Long gone seem the days when Petratos was pushing for national selection.
Now, had the Jets held on for a point on Saturday, maybe this talking point would be about the pragmatism of Ernie paying off and giving them a push, but the thing is that a draw ultimately seemed lucky for the Jets in the end, with his defence troubled by the maestro Diego Castro, and the visitors hitting the woodwork twice.
And the problem for the Jets is that they needed a win desperately, because it does not get any easier with a trip down south to face Western United.
Ernie has been coaching for a long time, so he will know exactly the pressure he is under.
The Western battle is won by the journeyman
Gee, I am so glad that I made a vow at season’s beginning not to talk about assistant referees that utilise videos.
Moving on, it is curious how two teams have been compared to each other so regularly, simply because they share the word “Western” in their names, yet there is a lot that is quite similar about the two entities, nothing more so than both clubs managing to make strong starts to their inaugural campaigns.
For all the talk about KPIs, demographics, and market shares, you just cannot tell me that if you start successfully, the foundations are set to create a strong following over time.
In that regard, United are to be commended for the so far brilliant recruitment of Mark Rudan, Andrew Durante, and Scott McDonald.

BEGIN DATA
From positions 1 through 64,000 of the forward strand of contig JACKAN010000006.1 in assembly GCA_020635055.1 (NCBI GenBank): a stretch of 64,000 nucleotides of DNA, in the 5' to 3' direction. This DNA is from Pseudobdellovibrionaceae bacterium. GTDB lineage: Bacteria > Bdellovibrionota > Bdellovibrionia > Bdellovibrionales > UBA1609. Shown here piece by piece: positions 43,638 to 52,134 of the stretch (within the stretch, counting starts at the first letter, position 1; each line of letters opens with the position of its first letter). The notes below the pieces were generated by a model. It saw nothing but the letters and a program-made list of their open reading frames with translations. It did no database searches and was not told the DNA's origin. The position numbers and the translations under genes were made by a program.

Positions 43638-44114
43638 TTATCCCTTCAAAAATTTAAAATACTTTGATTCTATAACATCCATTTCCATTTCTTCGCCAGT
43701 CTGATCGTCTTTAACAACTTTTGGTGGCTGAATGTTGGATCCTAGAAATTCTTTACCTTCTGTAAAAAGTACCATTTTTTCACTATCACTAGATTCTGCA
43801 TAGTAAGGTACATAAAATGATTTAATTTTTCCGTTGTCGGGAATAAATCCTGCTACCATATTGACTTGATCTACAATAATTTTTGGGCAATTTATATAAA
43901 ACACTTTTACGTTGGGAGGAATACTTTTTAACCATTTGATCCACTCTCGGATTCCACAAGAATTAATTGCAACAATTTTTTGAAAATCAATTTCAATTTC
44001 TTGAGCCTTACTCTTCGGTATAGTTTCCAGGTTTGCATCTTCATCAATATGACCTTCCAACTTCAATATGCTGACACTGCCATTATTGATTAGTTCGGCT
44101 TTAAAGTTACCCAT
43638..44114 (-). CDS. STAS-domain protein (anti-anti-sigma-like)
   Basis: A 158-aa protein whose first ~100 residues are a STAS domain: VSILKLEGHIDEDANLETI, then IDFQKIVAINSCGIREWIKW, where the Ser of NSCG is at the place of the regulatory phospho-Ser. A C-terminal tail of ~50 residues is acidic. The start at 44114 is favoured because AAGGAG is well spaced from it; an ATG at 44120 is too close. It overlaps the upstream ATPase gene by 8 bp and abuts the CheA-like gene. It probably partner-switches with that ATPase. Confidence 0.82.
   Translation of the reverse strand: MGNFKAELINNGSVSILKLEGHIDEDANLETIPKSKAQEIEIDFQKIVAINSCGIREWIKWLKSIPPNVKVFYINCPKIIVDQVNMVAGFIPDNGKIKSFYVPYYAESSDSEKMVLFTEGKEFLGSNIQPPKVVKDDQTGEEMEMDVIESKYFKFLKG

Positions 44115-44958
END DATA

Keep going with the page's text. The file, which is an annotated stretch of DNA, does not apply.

Of course, the winner was ultimately scored by Kwabena Appiah-Kubi, the 27-year-old New Zealand born Australian who finds himself at his fifth A-League club.
His touch, his turn, and his finish in the box for a goal was all class, entirely worthy of winning a tight contest.
And it was refreshing to see him celebrate his spectacular goal with his new-found club.
Appiah played several years with the Wanderers, and rather than do the now fashionable thing of not celebrating as a show of respect for a former club, Appiah celebrated with his new team, in front of his new fans, because he is now a United player.
It was always going to be a touch of class from an individual’s brilliance that would decide this contest, after United had earlier felt they should have had the lead but for the VAR to rule in the Wanderers’ favour.
The Wanderers had their chances too, and when Mitch Duke opened the scoring early through his own class finish, United needed to step up and respond, something they have managed to do with regular resilience so early in their existence.
But for Appiah, this game was decided by his goal, and for a young player that has had his fair share of clubs, not only must it have been a moment to savour, but rightfully, a moment to celebrate.
Class always shines through
Yeah, it is very difficult to maintain the pledge at the season’s beginning to not talk about refereeing that is assisted off-field by video replay, but we are going to do our best.
Football is a funny game though, in particular when you consider that unlike the other more fancied codes in Australia of the oval ball nature, where it is the exchange of points that determines the winner, rather than football where you are relying on one or two moments to score a goal that determines the contest.